For many Americans, going across the pond is a summertime thing, as it is when Europe is at its most vibrant, beaches feel livelier, and seas are warm for swimming, but what if we told you not all parts of the continent are plunged into darkness and freezing temperatures over winter?
In fact, this lesser-known resort city in Spain is notoriously known for having pretty mild winters, with average temperatures of 63°F during the day and an average of 8 hours of sun per day most days, even in January, the coldest month.
Looking at the weather forecast, it's no surprise Valencia stays popular with tourists well into the off-season, but that's not the only reason why it's essentially become, at this point, a year-round destination:
Valencia Is Spain's Next Tourism Hotspot
Valencia is Spain's third largest city, as well as one of the most populated anywhere in the Mediterranean, with as many as 1.6 million people residing in the wider metropolitan area.
It's become a permanent feature on summer trip itineraries due to its privileged coastal location, with easy access to beaches and stunning natural parks, and an impressive concentration of tourist attractions, ranking up there with Madrid and Barcelona as a Spanish tourism hotspot.
A little introduction if we may: Valencia was founded as a Roman colony, and over the years, it has been ruled by several different empires, including a North African-Muslim caliphate, until Spain came into being.
This makes it a melting pot, with its many different influences evident in its urban layout.
It still follows Roman city planning, lying on a fertile ground where the Turia River and the Mediterranean meet, yet its architectural heritage is anything but harmonious, combining European and Moorish (North African) styles, and of course, modern developments.
What To See Around Valencia
A symbol of Valencia, the futuristic City of Arts and Sciences is popular among museumgoers, as it encompasses a planetarium, a science museum, an aquarium, an innovative opera house, and immersive art exhibits.
At the same time, the city boasts a vast collection of far older monuments, some of which have been added to UNESCO's ever-expanding list of World Heritage Sites, including Lonja de la Seda, a late-medieval secular building with a majestic Hall of Columns.
Walking around central Valencia, tourists will be stepping on centuries upon centuries of History, dating back as early as the Greco-Roman period up until modern times, and the unique combination of ancient, Baroque, and modernist monuments is sure to blow their minds.
Valencia is primarily a coastal resort destination, however, and there are plenty of luxurious beachfront hotels offering sweeping views of the turquoise Mediterranean and its sandy coast to choose from.
Valencia Is An Affordable Coastal Destination
The top-rated ones include Las Arenas Balneario Resort, which is significantly cheaper to stay during winter, with overnight rates starting from $184, the stately One Shot Palacio Reina Victoria, in the heart of Valencia, from $193 per night, and the SH Valencia Palace, with overnights as cheap as $141.
Additionally, consumer prices in Valencia are typically lower than in other Mediterranean hotspots, which is why the city has emerged as one of Europe's most prominent digital nomad and expat destinations.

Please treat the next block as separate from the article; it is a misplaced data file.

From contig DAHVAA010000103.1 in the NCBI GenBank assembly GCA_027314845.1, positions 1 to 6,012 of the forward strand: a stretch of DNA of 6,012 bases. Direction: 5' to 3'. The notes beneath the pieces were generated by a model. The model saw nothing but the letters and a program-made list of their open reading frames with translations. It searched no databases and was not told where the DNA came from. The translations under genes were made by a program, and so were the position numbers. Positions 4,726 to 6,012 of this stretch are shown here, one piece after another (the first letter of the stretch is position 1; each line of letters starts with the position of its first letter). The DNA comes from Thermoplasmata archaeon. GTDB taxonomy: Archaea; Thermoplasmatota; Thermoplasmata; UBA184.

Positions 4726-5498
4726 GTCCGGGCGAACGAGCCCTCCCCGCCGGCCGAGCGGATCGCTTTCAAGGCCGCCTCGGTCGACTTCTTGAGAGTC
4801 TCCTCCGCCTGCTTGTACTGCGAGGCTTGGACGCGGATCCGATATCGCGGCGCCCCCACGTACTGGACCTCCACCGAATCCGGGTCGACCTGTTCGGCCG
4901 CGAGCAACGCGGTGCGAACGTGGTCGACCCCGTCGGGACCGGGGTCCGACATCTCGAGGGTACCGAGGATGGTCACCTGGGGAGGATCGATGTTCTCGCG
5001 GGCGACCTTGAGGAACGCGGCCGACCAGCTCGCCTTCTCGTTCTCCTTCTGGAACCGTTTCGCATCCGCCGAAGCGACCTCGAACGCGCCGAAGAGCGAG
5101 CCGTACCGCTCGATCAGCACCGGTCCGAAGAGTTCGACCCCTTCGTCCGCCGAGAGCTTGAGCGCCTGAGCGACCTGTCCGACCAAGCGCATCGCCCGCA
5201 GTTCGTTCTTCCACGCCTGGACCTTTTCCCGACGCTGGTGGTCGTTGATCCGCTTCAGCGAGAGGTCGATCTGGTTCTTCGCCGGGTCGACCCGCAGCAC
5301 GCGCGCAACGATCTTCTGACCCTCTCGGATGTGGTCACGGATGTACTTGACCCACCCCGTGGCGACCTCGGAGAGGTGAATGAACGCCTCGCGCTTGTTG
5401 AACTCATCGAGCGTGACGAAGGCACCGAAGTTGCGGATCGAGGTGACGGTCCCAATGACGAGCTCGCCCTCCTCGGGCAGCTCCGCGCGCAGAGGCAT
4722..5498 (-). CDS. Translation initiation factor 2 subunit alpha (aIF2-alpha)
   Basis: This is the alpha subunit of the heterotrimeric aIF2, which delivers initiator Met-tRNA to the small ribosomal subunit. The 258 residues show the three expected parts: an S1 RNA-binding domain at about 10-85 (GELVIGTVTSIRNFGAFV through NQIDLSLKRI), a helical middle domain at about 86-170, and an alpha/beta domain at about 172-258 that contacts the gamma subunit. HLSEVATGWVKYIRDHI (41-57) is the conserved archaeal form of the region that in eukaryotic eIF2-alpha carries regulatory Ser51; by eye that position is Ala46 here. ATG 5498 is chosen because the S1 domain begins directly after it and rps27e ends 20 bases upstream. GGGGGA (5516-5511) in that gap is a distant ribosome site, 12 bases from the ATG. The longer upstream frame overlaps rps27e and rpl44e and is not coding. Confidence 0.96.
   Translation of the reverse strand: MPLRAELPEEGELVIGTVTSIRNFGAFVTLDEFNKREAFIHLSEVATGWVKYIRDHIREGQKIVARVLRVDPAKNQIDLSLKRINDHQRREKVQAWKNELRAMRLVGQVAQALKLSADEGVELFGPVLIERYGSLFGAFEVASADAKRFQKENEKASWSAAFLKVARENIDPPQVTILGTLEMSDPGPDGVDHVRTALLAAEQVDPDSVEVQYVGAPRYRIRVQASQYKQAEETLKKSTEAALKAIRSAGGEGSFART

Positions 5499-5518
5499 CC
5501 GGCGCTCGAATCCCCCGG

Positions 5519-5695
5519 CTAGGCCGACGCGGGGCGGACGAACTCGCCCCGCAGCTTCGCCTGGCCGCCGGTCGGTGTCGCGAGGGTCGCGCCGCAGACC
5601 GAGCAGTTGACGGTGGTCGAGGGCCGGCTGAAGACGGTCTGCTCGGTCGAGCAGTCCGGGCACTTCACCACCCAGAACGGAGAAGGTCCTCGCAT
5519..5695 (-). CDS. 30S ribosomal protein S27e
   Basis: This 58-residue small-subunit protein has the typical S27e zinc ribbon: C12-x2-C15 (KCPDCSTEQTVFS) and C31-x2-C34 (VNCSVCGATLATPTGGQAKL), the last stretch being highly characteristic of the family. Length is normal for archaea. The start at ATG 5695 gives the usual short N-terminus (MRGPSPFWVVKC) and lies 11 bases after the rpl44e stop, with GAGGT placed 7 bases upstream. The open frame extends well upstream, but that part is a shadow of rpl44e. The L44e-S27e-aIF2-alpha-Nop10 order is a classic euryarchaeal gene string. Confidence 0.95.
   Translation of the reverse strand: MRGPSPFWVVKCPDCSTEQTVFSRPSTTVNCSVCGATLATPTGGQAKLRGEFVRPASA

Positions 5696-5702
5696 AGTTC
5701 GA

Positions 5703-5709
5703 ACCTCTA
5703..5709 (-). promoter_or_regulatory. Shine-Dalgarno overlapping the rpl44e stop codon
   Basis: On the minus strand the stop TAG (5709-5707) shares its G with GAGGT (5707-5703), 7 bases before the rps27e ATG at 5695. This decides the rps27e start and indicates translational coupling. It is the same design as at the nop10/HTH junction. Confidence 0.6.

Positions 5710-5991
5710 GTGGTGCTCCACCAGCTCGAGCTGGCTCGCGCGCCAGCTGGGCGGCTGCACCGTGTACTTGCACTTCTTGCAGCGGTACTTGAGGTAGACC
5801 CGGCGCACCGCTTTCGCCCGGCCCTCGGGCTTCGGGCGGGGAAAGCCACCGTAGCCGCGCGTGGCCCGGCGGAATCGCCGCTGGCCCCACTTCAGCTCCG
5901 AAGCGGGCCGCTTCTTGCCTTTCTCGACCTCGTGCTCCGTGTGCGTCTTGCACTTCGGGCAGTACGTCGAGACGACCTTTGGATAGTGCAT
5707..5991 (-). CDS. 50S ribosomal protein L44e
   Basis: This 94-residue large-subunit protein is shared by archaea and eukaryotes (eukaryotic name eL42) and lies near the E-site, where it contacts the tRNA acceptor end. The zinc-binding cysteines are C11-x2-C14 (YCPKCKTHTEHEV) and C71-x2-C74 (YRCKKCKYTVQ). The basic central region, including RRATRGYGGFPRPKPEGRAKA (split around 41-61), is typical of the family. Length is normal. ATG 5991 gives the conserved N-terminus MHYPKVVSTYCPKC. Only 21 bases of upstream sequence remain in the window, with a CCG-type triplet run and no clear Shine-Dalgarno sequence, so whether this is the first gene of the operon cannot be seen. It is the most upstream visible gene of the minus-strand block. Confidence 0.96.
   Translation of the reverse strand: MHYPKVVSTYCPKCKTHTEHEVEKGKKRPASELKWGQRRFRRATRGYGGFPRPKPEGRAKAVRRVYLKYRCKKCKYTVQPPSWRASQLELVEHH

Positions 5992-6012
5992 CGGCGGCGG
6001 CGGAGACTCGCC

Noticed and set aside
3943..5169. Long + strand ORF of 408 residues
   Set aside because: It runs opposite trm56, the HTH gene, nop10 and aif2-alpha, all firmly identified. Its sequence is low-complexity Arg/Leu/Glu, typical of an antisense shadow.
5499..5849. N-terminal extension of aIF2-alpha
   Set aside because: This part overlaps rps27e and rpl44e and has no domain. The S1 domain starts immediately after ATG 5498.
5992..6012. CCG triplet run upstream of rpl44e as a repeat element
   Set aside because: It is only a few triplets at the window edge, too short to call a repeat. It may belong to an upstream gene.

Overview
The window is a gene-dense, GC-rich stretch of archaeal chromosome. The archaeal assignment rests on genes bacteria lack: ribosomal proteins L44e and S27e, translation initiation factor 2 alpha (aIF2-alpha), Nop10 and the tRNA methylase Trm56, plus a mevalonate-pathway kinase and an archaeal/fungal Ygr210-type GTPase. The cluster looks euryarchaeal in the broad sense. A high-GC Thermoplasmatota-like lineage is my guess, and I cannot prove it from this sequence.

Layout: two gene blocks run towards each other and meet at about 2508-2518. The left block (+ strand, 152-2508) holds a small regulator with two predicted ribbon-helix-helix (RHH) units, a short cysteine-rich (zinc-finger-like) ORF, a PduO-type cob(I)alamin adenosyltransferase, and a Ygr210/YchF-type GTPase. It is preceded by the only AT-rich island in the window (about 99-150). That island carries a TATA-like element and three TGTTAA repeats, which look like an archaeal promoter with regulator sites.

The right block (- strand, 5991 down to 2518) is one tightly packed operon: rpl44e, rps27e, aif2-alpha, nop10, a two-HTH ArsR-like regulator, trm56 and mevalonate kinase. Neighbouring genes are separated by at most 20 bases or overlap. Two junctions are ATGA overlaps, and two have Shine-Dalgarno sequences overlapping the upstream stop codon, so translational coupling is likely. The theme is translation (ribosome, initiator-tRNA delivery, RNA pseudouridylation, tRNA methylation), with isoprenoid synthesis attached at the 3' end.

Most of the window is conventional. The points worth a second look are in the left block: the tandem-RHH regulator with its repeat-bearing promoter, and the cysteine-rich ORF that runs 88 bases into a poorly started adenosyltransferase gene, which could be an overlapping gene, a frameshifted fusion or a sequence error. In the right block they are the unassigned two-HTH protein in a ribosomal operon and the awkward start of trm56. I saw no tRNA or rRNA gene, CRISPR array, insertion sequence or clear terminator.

Sunny days and vibrant culture aside, you can lead a comfortable life in Valencia, earning on average $3,040 per month, or the equivalent in euros.
Perhaps more surprisingly, Valencia is rapidly becoming a year-round destination, to the surprise of local authorities themselves, as it continued to register a higher number of arrivals, compared to most European sunny cities, as late as October.
Is Valencia Already A Year-Round Destination?
One could argue this is hardly a noteworthy feat, as Valencia is Mediterranean and, thus, it is poised for a better-than-average off-season due to its hotter climate, but tourism in nearly every single other ‘Med' competitor tails off the closer we inch to December.
The cobbled hills of Santorini feel more tranquil, the fortified Croatian port of Dubrovnik suddenly becomes walkable again, and Southern France returns to its crowd-free, Savoyard glory – in other words, they are (nearly) abandoned by tourists as weather conditions turn gloomier.
Though this spells great news for budget travelers, who typically prefer the shoulder months as prices drop, it is a double-edged sword, with many accommodation providers and restaurants only operating seasonally, thus reducing options and a lacking social scene.
Valencia, on the other hand – like much of Southern Spain – does not suffer from the seasonal draught as much, with 85% of hotels staying open this winter and over 1.036 million arrivals recorded in October alone.
This is proof foreign visitors are quickly realizing Valencia has a lot more to offer than just beaches:
The Med may not be exactly ideal for swimming in January, and evenings may be chilly, but with the temperate climate and long hours of sunshine, this is still a perfect winter sun getaway and, most importantly, a cultural behemoth of the highest order.
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This article originally appeared on TravelOffPath.com
Opinions expressed here are the author’s alone, not those of any bank, credit card issuer, hotel, airline, or other entity. This content has not been reviewed, approved or otherwise endorsed by any of the entities included within the post.